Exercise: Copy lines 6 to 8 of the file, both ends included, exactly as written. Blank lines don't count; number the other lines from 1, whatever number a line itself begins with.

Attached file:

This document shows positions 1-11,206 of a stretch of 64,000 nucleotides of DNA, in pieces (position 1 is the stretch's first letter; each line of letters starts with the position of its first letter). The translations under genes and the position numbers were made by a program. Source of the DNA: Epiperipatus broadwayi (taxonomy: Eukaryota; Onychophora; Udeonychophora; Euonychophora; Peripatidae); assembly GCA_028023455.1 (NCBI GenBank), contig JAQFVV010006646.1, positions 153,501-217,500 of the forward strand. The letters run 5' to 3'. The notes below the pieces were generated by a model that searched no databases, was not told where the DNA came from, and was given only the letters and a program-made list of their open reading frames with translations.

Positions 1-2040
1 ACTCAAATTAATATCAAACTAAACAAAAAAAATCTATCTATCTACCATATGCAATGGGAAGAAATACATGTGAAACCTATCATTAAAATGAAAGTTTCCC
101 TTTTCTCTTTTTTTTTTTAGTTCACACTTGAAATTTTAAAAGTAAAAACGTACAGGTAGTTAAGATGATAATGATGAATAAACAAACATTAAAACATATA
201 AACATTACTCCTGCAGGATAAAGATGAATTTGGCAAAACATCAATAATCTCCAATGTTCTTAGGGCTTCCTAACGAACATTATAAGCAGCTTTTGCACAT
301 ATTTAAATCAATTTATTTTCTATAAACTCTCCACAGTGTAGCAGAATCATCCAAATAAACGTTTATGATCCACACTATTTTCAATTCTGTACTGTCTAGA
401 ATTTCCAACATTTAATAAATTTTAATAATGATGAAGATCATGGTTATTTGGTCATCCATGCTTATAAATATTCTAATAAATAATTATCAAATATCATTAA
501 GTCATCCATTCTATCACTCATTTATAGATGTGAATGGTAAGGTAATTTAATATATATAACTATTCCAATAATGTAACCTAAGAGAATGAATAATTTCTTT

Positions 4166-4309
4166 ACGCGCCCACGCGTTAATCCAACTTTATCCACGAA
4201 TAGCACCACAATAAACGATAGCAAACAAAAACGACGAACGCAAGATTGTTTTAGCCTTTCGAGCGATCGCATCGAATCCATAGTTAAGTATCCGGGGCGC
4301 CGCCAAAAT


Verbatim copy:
301 ATTTAAATCAATTTATTTTCTATAAACTCTCCACAGTGTAGCAGAATCATCCAAATAAACGTTTATGATCCACACTATTTTCAATTCTGTACTGTCTAGA
401 ATTTCCAACATTTAATAAATTTTAATAATGATGAAGATCATGGTTATTTGGTCATCCATGCTTATAAATATTCTAATAAATAATTATCAAATATCATTAA
501 GTCATCCATTCTATCACTCATTTATAGATGTGAATGGTAAGGTAATTTAATATATATAACTATTCCAATAATGTAACCTAAGAGAATGAATAATTTCTTT